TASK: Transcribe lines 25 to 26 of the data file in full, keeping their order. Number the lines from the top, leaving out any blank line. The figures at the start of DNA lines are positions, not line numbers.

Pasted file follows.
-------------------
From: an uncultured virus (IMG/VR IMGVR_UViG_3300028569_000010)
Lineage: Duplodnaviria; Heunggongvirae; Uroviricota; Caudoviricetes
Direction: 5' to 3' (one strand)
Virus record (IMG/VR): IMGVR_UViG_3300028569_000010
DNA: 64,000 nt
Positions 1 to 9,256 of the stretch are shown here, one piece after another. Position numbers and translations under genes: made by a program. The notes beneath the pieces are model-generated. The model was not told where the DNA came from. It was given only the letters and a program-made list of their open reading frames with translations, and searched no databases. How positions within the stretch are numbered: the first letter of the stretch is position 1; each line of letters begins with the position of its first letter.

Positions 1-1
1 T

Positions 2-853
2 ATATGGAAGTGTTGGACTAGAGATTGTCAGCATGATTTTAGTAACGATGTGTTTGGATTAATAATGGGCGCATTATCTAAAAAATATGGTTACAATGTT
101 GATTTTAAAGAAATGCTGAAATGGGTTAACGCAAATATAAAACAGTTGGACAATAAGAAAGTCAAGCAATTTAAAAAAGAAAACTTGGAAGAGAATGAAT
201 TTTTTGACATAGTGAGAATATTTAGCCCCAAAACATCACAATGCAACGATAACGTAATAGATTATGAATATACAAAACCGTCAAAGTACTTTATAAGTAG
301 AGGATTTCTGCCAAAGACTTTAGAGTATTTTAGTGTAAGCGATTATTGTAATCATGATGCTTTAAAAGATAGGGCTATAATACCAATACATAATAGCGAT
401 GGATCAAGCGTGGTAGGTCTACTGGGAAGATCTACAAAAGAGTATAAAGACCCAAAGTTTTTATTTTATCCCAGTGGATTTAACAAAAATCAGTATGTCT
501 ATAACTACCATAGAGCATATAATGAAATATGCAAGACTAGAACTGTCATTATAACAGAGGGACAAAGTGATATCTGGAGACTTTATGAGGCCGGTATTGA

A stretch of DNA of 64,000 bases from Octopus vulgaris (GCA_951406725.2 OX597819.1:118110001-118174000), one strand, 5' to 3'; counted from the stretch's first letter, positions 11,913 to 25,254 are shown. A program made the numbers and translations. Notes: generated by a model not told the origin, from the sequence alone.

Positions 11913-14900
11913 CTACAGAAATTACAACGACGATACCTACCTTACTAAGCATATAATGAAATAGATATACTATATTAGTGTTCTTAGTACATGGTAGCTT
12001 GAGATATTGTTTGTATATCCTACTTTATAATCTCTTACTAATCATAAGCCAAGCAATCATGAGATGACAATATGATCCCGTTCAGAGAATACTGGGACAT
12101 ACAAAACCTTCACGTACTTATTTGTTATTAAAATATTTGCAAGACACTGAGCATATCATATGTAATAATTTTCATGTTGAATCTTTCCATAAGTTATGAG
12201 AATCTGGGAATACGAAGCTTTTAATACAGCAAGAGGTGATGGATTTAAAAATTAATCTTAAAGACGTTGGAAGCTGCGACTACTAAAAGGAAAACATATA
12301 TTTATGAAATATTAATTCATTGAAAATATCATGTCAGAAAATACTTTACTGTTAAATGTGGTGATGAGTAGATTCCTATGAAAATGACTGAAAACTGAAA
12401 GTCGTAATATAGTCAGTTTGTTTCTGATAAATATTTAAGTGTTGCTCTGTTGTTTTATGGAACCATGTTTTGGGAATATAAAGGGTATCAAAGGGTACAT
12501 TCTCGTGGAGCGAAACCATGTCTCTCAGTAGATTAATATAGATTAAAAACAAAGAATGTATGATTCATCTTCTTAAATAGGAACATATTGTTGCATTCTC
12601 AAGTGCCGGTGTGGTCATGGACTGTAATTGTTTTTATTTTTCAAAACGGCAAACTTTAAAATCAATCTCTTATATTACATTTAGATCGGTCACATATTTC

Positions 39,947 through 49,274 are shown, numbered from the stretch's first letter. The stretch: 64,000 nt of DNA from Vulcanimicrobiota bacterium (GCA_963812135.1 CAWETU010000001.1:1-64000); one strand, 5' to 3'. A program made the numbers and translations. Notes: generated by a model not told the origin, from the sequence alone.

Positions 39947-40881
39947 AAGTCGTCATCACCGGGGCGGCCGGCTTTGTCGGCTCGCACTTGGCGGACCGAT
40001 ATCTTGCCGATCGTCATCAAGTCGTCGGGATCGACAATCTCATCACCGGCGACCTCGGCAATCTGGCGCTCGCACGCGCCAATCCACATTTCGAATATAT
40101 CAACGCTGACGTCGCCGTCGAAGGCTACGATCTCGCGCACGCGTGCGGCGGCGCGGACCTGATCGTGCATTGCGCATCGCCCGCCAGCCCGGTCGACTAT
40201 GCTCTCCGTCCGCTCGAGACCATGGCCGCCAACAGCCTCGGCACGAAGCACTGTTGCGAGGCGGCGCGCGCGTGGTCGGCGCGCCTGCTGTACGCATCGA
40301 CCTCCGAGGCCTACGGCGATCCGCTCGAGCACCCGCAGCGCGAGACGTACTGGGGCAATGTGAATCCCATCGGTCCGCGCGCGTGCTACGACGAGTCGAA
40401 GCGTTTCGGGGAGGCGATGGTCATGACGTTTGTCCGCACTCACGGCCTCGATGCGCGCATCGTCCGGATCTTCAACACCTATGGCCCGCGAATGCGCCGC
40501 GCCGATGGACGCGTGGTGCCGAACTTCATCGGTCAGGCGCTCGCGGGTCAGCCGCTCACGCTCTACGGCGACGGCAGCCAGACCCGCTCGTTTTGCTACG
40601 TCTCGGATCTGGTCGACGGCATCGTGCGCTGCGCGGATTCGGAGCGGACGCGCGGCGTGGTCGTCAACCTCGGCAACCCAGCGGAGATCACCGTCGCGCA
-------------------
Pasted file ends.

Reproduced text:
12601 AAGTGCCGGTGTGGTCATGGACTGTAATTGTTTTTATTTTTCAAAACGGCAAACTTTAAAATCAATCTCTTATATTACATTTAGATCGGTCACATATTTC

Positions 39,947 through 49,274 are shown, numbered from the stretch's first letter. The stretch: 64,000 nt of DNA from Vulcanimicrobiota bacterium (GCA_963812135.1 CAWETU010000001.1:1-64000); one strand, 5' to 3'. A program made the numbers and translations. Notes: generated by a model not told the origin, from the sequence alone.